Skip to main content

PROGRESS!!!!

I am not the only one in this household who got divorced -- the animals are also adjusting to a new dynamic. During the first few days of our altered space, upon waking, Luinigh would dash to the spare room seeking my ex-husband (whom I displaced after I learned he was dating a woman he'd recently met and was "falling in love with" while still occupying the western spot in the bed next to me as if this were a forgivable arrangement even though the divorce had been finalized, whew!). I was also not the only one shaken and shocked. Dumbfounded, all poor Luinigh saw was a room distinguished by purses hanging from an unused Tony Little Gazelle. He stopped looking on day 4. Frankie the Crested Puff has become king of the house (or so he thinks), demonstrating an unpleasant resource guarding behavior in the bed at night (we are working on modification). Ingrid remains Her Regal Highness, the one whose path no other animal may cross without permission. Me? I'm still plumbing my way through alternating anger and hurt, but objective acquaintances have shared unsolicited critiques about my face looking refreshed, relaxed, and --dare I believe it? -- younger.

Now Baby! If you read my previous posts, you will recall my theory of a link between his feather picking intensity and his rocky relationship with my ex.

WELL, LOOK AT THIS!! After two months, my naked and downy gray macaw is getting greener still. I'm sharing a photo, evidence of this new era of peaceful domesticity.

Does this mean that I have lost love for this man? God help me if I ever get to the point where someone else's foolish and selfish actions reduce my capacity for love.

I also want to announce that on August 15th from 5-7 p.m. , I wll be teaching a two hour animal communication class at the Metaphysical Chapel of South Florida; hope some of you locals will be interested. Contact me and I'll get you the particulars. Namaste!

Comments

Popular posts from this blog

God’s Covenant With Animals: Stewardship, Not Rule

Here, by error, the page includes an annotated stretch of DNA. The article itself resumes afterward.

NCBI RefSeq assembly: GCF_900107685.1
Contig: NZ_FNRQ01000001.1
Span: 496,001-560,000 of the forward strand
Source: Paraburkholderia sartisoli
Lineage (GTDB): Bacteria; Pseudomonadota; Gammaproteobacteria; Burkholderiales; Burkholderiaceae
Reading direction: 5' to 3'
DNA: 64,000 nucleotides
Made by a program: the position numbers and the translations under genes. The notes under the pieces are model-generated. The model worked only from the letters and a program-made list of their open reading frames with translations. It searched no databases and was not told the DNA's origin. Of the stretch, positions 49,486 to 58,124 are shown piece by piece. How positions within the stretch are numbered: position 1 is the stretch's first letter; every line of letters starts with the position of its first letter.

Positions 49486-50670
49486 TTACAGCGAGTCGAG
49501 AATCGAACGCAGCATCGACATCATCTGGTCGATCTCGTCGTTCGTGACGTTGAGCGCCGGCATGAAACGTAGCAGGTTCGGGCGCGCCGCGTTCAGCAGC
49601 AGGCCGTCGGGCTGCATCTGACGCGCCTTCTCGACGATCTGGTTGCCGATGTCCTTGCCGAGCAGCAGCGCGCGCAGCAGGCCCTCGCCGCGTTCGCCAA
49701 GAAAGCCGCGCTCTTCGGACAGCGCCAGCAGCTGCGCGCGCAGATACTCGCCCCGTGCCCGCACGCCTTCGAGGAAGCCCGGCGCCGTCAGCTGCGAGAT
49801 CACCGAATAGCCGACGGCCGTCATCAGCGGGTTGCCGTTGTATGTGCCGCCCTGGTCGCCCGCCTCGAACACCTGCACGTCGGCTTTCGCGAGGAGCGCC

What is our human responsibility to the earth and its non-human inhabitants?  Traditional Biblical scholars would say one of master-servant and ecologists would say one of caretaker.  However, using either frame, neither movement has responded in full view of the evidence presented throughout the Bible that God clearly included animals in covenantal relationships. With Biblical scholars neglecting  the sanctity of animals and secular environmentalists neglecting God.  A closer look at the Old Testament reveals that God designed humankind’s role in relation to the animals as one of stewardship rather than domination .  Traditionally religious people often cite  Scripure justify  a master/servant relationship between humans and animals  rather than one of partnership, but  deeper investigation invites us to see texts rich with references, both literal and figurative, to the partnership between humankind and the animal world.  From Genesis through Prophets and Wisdom Literature, the

God's Covenant with Animals in the Old Testament

What is our human responsibility to the earth and its non-human inhabitants? Traditional Biblical scholars would say one of master-servant and ecologists would say one of caretaker. However, using either frame, neither movement has responded in full view of the evidence presented throughout the Bible that God clearly included animals in covenantal relationships with Biblical scholars neglecting the sanctity of animals and secular environmentalists neglecting God. A closer look at the Old Testament reveals that God designed humankind’s role in relation to the animals as one of stewardship rather than domination. Traditionally religious people often cite Scripure justify a master/servant relationship between humans and animals rather than one of partnership, but deeper investigation invites us to see texts rich with references, both literal and figurative, to the partnership between humankind and the animal world. From Genesis through Prophets and Wisdom Literature, the writers of the Ol

Why I Chose Animals

I suppose my mother had something to do with me loving animals. From the time I was five, she was bringing home creatures small enough to go undetected in our Brooklyn apartment: turtles, tortoises, and a half-moon parrot with whom I bonded so deeply that the memories of having to give him up (I had severe allergies) still fly at me like unwelcome shards of glass. I remember crying in the back seat of the car, my father double-parked with the engine running while my mother returned the bird to the pet shop. When she came back outside, she was holding a large tortoise, waving it at us, a permission seeking gesture for my father, who banged his hand on the steering wheel and yelled, "Goddamn it, Rhoda!" But we won. The tortoise came home with us. The parrot story goes deeper than simple loss of an amusing companion (which is never simple, anyway). At the time, I was five and silently enduring molestation at the hands of my paternal grandfather. I won't delve into the psych